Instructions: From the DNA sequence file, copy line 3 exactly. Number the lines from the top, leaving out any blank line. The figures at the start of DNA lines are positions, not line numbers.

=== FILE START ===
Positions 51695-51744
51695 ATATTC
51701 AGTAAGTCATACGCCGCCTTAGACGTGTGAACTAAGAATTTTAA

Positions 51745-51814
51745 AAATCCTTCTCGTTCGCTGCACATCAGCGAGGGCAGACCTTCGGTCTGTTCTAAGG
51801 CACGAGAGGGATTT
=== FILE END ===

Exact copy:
51701 AGTAAGTCATACGCCGCCTTAGACGTGTGAACTAAGAATTTTAA